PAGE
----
Members of the media raise their hands to ask questions during a daily briefing by White House press secretary Sean Spicer in the James Brady Press Briefing Room on Jan. 23, 2017 in Washington, DC. (Photo: Alex Wong/Getty Images)
Often misunderstood, the purpose of impeachment is not to punish the impeached, but rather to protect the country against misconduct.
By Ben T. Clements, J.D. (left) and Ron Fein, J.D. (right) / 11.17.2018
President Trump’s war on CNN has moved from Twitter to the courtroom. At a raucous post-election press conference in which Trump railed at CNN chief White House correspondent Jim Acosta and called him a “rude, terrible person” for asking tough questions, the White House suspended Acosta’s press credential. Acosta and CNN then sued, arguing that, under longstanding precedent, the White House’s retaliation violates the First Amendment.
But this goes beyond one reporter’s press pass. It’s part of a pattern of conduct that constitutes an impeachable offense.
The Constitution empowers Congress to impeach the president for “high Crimes and Misdemeanors.” Contrary to a common misunderstanding, this formula is not limited to prosecutable crimes, like obstruction of justice; indeed, in the constitutional debates, the Founders themselves repeatedly gave examples of impeachable offenses that were not crimes. In the words of Supreme Court Justice Joseph Story, the impeachment power has a “more enlarged operation.” Its purpose is not to punish the impeached official, but rather to protect the country against his misconduct.
And make no mistake: President Trump’s war on the press endangers the country. As strongman leaders in declining democracies like Turkey and Hungary have discovered, an authoritarian ruler can undermine the freedom of the press by measures short of direct censorship.
Trump does this in four main ways: Like President Richard Nixon, who pressured the Internal Revenue Service to audit the tax returns of journalists on his “enemies list,” Trump threatens to use federal law enforcement to punish the press for critical coverage. He pressures private news businesses to fire particular reporters or editors. He tries to use federal regulatory power to retaliate against critical press, whether by suspending a press pass, blocking a proposed merger, or revoking TV stations’ licenses. And on the taxpayer’s dime, he constantly demonizes the press as “fake news,” or with the Stalinesque smear “enemy of the American People.”
Many presidents have tangled with the media. But the Supreme Court has long acknowledged that a government official’s “threat of invoking legal sanctions and other means of coercion, persuasion, and intimidation” violates the First Amendment. How do we know when a president’s war on the press crosses the line into an impeachable abuse of office?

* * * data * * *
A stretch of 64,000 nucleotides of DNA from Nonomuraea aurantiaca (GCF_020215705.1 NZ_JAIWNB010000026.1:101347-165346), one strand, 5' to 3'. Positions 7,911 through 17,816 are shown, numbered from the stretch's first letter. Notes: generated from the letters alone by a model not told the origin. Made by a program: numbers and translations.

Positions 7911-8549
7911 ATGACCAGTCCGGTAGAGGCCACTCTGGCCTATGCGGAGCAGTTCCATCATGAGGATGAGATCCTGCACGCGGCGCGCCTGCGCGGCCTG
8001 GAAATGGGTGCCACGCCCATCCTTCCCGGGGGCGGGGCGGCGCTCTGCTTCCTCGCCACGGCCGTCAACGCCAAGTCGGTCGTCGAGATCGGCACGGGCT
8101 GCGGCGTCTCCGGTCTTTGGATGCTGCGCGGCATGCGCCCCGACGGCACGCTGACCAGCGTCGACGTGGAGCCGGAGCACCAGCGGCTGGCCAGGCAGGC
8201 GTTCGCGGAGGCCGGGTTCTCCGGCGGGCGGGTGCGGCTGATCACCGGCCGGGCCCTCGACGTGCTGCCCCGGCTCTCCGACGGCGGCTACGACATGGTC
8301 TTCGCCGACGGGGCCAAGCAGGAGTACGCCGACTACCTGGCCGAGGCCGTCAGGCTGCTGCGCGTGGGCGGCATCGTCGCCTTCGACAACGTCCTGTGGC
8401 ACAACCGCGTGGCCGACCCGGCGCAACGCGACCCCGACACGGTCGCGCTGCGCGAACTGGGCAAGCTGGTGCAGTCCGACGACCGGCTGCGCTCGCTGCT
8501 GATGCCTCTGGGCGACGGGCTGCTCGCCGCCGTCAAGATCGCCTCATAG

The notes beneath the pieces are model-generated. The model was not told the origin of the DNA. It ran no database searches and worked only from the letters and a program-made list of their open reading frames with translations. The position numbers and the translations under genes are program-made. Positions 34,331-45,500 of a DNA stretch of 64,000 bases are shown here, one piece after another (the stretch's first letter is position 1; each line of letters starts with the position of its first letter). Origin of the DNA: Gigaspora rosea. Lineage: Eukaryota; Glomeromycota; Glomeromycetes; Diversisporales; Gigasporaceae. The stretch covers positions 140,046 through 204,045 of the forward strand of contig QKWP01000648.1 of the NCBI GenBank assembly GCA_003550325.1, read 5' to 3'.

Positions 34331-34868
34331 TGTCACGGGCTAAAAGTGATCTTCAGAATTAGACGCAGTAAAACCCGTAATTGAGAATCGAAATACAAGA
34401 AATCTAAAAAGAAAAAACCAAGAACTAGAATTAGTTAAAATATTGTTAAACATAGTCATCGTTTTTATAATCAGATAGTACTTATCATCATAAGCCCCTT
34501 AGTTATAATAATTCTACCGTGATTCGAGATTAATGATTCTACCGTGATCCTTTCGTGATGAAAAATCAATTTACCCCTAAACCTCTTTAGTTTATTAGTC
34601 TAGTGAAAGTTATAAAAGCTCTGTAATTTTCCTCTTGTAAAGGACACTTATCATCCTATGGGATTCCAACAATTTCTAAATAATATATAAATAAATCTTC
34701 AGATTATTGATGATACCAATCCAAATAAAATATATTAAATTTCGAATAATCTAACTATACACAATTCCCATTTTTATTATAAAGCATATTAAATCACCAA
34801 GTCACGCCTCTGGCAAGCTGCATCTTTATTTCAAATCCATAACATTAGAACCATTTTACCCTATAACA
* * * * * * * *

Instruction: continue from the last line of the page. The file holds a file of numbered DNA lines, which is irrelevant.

The answer may lie in a remarkable bipartisan resolution that the Senate passed in August. At the time, it attracted little fanfare. But it lays the groundwork for impeaching Trump for undermining freedom of the press.
The resolution, which the Senate approved with unanimous consent, starts off innocuously. It cites Ben Franklin, Thomas Jefferson, James Madison, Ronald Reagan, the Supreme Court, and the Constitution itself for the uncontroversial idea that the free press is “integral to the democratic foundations of the United States.”
During normal times, this would not be controversial. But these are not normal times. And this is not a normal resolution. It’s aimed squarely at Donald Trump.
The Senate declares four key points. First, it directly rebukes Trump by insisting that “the press is not the enemy of the people.”
Second, the free press serves a “vital and indispensable role” in advancing “the most basic and cherished democratic norms and freedoms of the United States”—norms and freedoms that are repugnant to Donald Trump.
Yet the Senate has just gotten started. It “condemns the attacks on the institution of the free press and views efforts to systematically undermine the credibility of the press as an attack on the democratic institutions of the United States.”
Read that again. The Senate views efforts to systematically undermine the credibility of the press as an attack on the democratic institutions of the United States.
The Senate concludes that “it is the sworn responsibility of all who serve the United States by taking the oath to support and defend the Constitution of the United States”—such as the president—“to uphold, cherish, and protect the entire Constitution, including the freedom of the press.” Yet obviously Trump is not doing this.
In short, the Senate has concluded that Donald Trump is violating his oath of office and undermining the Constitution itself. Impeachment is well suited to address a president whose distaste for the foundational institutions of our democracy is so strong that he endangers our most basic freedoms. Indeed, in 1926, the House impeached a federal judge for, among other things, “threatening to jail a local newspaper editor for printing a critical editorial.”
Some people think impeachment depends on Special Counsel Robert Mueller. But that’s a mistake. The Senate has stated for the record, in a bipartisan resolution passed without a single objection, that Trump is violating his oath of office and engaging in “an attack on the democratic institutions of the United States.” That’s a ground for impeachment, and it’s time for Congress to start the hearings.